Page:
Finally, I get to share more about V's wedding! We're starting at the beginning, so today's post is about her invitations. Over the next week or two, I'll share more of our projects. Enjoy!
What is the general style of the wedding?
We threw a "vintage garden party" wedding in my mother's (spectacular) garden in Guilford, CT. It was pretty much a given that we would have the wedding there -- Dan and I both grew up in Guilford and have lots of family and friends in the area, so I wanted the wedding to work with the setting, with flowers, flowers, and more flowers taking center stage. Then the vintage piece came about because Guilford is one of those picture-perfect historic New England towns, settled in the 1600s (my parents house was built in 1901 by one of the town's founding families) and because I liked it as a way of avoiding buying new where possible and incorporating things with a story or sense of history themselves.
How does that related to your personal style?
I love pretty much all things vintage (although vintage clothes only in theory -- I rarely fit into them!), and grew up going to antique stores and flea markets with my mom. I also write about the environment, so I'm aware of how buying local or secondhand is usually the more sustainable choice.
How did you decide on the color scheme/graphic elements for the invites?
I trolled a LOT of wedding blogs (Snippet & Ink, A Practical Wedding, Peonies & Polaroids, Once Wed, Style Me Pretty...) and read a lot of Martha Stewart and saved tons of images of anything and everything that inspired me. I had Kathryn on Snippet & Ink make me a fantastic inspiration board, which really helped the vintage garden party style come together. You and I looked at a lot of stuff; we made Dan look at a lot of stuff, and realized that it was this sort of interplay between big and graphic and delicate/flowery that I liked. And then I showed everything to the brilliant Anita Soos, of Anita Soos Designs, who immediately got it and came up with this.
What was the best part about working with a designer on this project?
What was really amazing about Anita is that she's an art director, so she was able to help coordinate the entire look of the wedding -- she didn't just design the invitations, she also made all the flower arrangements and did our photography, and also did everything from helping me source table numbers to brainstorming the table cards. It was great to have someone with that kind of eye helping me to pull the whole look together.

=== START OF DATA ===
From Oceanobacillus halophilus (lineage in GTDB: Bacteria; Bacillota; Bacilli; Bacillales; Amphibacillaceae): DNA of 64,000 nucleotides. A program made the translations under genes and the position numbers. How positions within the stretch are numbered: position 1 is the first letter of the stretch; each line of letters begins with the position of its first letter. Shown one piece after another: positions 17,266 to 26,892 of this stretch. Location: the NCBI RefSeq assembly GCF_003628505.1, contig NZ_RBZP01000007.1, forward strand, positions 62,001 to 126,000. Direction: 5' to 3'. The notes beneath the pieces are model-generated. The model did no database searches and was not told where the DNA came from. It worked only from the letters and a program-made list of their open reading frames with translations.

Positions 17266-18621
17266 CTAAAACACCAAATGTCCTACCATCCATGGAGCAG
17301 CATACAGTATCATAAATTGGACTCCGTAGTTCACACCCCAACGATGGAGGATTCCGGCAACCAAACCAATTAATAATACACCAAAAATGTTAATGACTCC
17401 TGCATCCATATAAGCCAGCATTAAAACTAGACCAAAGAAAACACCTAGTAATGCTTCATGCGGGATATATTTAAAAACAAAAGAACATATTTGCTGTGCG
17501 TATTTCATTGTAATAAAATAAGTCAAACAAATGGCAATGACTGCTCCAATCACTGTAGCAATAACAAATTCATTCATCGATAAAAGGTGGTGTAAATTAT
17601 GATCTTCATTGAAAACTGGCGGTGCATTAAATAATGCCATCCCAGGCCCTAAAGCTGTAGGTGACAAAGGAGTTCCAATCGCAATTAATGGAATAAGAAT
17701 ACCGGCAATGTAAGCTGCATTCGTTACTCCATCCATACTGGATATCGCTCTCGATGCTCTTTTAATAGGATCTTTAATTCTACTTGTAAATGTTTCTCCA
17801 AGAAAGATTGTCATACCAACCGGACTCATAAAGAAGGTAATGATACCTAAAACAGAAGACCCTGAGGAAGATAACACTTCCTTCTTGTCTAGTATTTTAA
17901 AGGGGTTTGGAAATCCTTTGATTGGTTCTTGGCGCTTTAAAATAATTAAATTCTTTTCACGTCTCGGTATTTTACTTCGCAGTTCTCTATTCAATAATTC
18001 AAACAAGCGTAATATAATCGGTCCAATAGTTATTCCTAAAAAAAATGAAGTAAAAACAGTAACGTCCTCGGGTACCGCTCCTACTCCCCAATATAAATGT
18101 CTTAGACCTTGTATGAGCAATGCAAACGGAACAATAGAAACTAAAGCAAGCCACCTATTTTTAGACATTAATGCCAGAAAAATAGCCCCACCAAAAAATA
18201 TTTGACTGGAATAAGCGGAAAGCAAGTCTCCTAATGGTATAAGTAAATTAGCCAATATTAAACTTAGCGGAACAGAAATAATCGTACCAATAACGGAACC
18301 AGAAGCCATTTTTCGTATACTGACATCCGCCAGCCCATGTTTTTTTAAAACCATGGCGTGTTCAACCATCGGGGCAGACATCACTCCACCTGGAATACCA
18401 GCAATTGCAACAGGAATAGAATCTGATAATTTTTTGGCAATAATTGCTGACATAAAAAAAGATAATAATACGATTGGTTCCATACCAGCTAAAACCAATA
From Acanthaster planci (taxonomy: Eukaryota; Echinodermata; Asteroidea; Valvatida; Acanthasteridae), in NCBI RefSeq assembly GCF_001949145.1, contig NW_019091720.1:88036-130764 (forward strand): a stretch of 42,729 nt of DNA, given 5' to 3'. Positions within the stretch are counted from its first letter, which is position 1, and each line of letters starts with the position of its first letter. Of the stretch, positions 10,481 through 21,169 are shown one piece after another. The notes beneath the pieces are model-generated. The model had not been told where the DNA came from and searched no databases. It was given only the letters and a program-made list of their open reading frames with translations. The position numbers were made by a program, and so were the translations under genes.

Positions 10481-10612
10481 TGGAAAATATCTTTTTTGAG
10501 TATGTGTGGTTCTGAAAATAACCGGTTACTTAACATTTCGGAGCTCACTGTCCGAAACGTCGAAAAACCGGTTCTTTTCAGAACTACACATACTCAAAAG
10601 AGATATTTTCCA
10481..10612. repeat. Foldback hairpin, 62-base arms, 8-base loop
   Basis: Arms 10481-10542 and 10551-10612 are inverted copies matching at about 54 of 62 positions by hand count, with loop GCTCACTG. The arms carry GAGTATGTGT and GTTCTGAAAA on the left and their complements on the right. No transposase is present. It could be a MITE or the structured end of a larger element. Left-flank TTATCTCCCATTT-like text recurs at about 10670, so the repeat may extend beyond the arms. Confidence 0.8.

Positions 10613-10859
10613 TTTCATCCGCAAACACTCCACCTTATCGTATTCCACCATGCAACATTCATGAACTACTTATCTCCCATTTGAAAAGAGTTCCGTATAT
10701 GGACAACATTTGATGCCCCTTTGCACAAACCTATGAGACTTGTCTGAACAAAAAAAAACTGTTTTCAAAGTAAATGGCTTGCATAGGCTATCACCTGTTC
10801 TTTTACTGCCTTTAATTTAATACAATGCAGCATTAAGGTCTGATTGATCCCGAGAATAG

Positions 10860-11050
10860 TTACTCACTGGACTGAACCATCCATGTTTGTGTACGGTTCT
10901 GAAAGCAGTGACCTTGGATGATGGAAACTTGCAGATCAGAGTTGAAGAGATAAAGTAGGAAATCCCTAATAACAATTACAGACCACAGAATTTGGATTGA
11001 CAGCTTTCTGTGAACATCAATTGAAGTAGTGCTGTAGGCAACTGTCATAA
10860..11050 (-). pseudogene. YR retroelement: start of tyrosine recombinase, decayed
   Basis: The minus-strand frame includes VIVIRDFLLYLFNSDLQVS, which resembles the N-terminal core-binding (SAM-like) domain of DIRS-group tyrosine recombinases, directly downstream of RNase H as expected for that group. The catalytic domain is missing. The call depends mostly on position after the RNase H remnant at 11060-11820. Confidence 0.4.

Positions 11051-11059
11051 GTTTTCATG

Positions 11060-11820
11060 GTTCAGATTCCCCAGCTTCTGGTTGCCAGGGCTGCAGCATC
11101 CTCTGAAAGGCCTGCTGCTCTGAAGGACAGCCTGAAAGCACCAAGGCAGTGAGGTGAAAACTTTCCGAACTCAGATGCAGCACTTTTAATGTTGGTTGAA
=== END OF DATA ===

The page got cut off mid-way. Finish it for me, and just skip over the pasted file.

Anita was also endlessly patient about my need to compulsively email her more and more ideas; she was also very willing to hear whether we liked or disliked something. An earlier version included a more script-like font, which made Dan think of church weddings and break out in hives, so that had to go -- and she was immediately like, "got it, no church stuff" and even later pointed out when I had a floral arrangement in my file that was a little "church-like."
How was your fiance involved?
Dan is a stand-up comedian with a day job in communications, so the invitations are an aspect of the wedding that he really got into. He wrote all the funny copy (I did some, ahem, light editing), proofed endlessly, and was all over it when it came time to stuff envelopes.
Are those vintage stamps?
Why yes, they are! Anita is also a stamp collector, and let me raid her collection to supplement our postage.
What talented person tied such a lovely bow?!?
That would be one Amy Palanjian! AKA "Quality Control"**. I thought my bow-tying was up to snuff, but I was quickly corrected! And you were right; they look adorable. (By the way, we used waxed cord from Maine Thread. Super cheap and comes in tons of great colors. Amazing!)
**Just a note in my defense about the bow tying ocd. Virginia has impeccable taste and I knew that all of her guests were eagerly looking forward to seeing what her invitations looked like. All I wanted to do was to make sure that the final package was perfect—which yes, meant that since no one else seemed to be able to tie a straight bow, I tied them all. And may have retied some of Virginia's. But it was with the best of intentions, I promise!!